• For news coverage on officials from various levels participating in different activities, use the word in person [亲自 qīnzì] carefully. Except for important meetings hosted by the CPC Central Committee and the State Council, never use grand opening [隆重召开 lóngzhòngzhàokāi] to describe general conferences.
  • Never use boss [老板 lǎobǎn] to describe leading cadres of the Party or people in charge of state-owned enterprises.
  • Generally do not emphasize a certain group of people or an identity in news reporting. For instance, when reporting on disasters, do not use sentences like “There is a student from Peking University among the victims. Others are ordinary people.”
  • Do not use the phrase practice Eight Honors and Eight Disgraces [践行八荣八耻 jiànxíngbāróngbāchǐ] anymore. Call it fulfill the socialist concept of honor and disgrace [践行社会主义荣辱观 jiànxíngshèhuìzhǔyìróngrǔguān].
  • Dirty words such as wa sāi 哇噻 [roughly equivalent to “Oh, my God!”] and mā de 妈的 [“Damn!”] are banned from news reporting. Also do not use abbreviations that are common online, such as PK [from the online gaming term “player kill,” in other words, to thoroughly beat a competitor], TMD [abbreviation of 他妈的 tā mā de, an abbreviated, slightly cleaner form of “f**k your mother”], although new media are allowed to use PK. In recent years, online fans of celebrities use nicknames that do not follow Chinese language rules, such as corn [玉米 yù mǐ, for fans of singer Li Yuchun 李宇春], steel threads [纲丝 gāng sī, for fans of cross-talking comedian Guo Degang 郭德纲], and cold jelly noodles [凉粉 liáng fěn, for fans of 张靓颖 Zhāng Jìngyǐng]. If you cannot avoid such words because of the need for a reference in a report, use quotation marks.
  • News media and websites are strictly banned from using 38 vulgar phrases:
      • 装逼 zhuāng bī being pretentious. 装 means pretend, 逼 in Chinese slang usually refers to vagina. In this context, 逼 means class or ability. 装逼 can be translated to “pretending to have class.”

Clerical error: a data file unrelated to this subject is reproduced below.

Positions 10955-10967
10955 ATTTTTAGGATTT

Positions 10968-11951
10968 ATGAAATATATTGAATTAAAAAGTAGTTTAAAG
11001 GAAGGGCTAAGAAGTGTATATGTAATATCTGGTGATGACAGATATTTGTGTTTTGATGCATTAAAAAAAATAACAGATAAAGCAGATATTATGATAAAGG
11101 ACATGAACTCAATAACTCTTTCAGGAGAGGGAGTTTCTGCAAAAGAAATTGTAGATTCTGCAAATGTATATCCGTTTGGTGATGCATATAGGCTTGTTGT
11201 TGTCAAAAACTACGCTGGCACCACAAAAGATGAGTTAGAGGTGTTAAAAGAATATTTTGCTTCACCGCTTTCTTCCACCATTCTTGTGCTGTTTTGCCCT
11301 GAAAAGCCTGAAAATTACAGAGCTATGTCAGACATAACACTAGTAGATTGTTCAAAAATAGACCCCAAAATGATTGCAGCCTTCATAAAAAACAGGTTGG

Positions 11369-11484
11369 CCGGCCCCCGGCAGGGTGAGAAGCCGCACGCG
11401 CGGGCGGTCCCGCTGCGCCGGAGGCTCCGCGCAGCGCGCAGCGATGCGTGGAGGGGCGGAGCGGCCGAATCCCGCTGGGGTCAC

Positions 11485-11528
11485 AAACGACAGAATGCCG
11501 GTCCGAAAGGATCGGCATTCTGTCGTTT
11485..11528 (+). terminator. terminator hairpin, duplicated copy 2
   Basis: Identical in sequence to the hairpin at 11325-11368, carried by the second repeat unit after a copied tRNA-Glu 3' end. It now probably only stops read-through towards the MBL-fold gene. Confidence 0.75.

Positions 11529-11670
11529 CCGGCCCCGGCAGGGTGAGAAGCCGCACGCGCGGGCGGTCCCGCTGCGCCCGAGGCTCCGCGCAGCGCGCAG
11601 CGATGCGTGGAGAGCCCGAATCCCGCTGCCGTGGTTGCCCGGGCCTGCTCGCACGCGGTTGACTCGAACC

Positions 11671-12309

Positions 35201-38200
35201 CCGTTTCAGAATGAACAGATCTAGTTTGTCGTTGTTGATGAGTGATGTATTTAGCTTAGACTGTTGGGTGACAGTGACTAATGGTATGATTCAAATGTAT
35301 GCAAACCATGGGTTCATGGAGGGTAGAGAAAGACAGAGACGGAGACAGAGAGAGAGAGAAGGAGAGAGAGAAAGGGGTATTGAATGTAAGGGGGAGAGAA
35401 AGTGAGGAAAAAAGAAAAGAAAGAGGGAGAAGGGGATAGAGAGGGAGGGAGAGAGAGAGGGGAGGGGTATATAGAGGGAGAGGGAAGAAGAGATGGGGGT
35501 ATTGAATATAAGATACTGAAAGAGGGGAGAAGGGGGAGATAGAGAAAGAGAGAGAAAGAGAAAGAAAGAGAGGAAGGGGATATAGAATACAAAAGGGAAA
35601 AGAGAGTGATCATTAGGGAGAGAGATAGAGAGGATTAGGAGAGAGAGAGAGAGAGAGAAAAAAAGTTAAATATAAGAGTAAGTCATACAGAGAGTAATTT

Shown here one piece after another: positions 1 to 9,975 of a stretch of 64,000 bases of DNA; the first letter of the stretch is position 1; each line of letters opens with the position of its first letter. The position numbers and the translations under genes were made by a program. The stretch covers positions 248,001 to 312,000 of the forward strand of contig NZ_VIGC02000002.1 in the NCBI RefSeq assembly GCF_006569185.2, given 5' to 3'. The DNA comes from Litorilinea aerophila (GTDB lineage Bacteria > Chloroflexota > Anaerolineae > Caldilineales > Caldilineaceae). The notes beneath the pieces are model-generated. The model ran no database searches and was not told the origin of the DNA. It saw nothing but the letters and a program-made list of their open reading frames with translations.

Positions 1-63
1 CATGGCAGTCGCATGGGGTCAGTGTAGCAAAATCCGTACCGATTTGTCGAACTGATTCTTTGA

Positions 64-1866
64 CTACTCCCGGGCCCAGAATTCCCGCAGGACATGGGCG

• 草泥马 cǎonímǎ — f**k your mother. A pun on 操你妈 cāo nǐ mā; for the origin of this phrase and its connection to llamas and alpacas, see this article on “Hoax dictionary entries about legendary obscene beasts.”
      • 特么的 tè me de — an abbreviated, slightly cleaner form of “f**k your mother.” An internet variation on 他妈的 tā mā de.
      • 撕逼 sī bī — originally “catfight,” but the usage of the phrase has extended to any disputes with two parties involved; literally means “torn vagina.”
      • 玛拉戈壁 mǎ lā gēbì — “mother’s vagina.” A pun on 妈了个逼 mā le gè bī.
      • 爆菊 bào jú — slang for anal sex.
      • JB — “penis.” Slang form of 鸡巴 jībā.
      • 呆逼 dāi bī — “idiot”; literally means “retarded vagina.”
      • 本屌 běn diǎo — a self-deprecating word used by men who describe themselves as losers, often in a sarcastic way. The word literally means “this penis” and is a derivation of 屌丝 diǎosī or “loser” that literally means penis thread.
      • 齐B短裙 qí B duǎn qún — an ultra-short miniskirt, literally a “level-with-vagina miniskirt” [see “Gandie” on this page for origin].
      • 法克鱿 fǎ kè yóu — a Chinese rendering of “f**k you” — see hoax dictionary entries about legendary obscene beasts for origin.
      • 丢你老母 diū nǐ lǎomǔ — Cantonese for “f**k your mother.”
      • 达菲鸡 dá fēi jī — “masturbate,” a pun on 打飞机 dǎ fēijī. See hoax dictionary entries about legendary obscene beasts for origin.
      • 装13 zhuāng shísān — Shanghainese slang for 装逼 or “being pretentious.”
      • 逼格 bī gé — “the ability to be pretentious.”
      • 蛋疼 dàn téng — “ball ache”; literally “egg pain,” used to describe a feeling of frustration.
      • 傻逼 shǎ bī — “idiot”; literally “stupid vagina.”
      • 绿茶婊 lǜchá biǎo — “green tea bitch,” used to describe a girl who seems innocent and charming but is actually calculating and manipulative.
      • 你妈的 Nǐ mā de — “your mother.”
      • 表砸 Biǎo zá — “bitch,” a pun on 婊子 biǎo zi.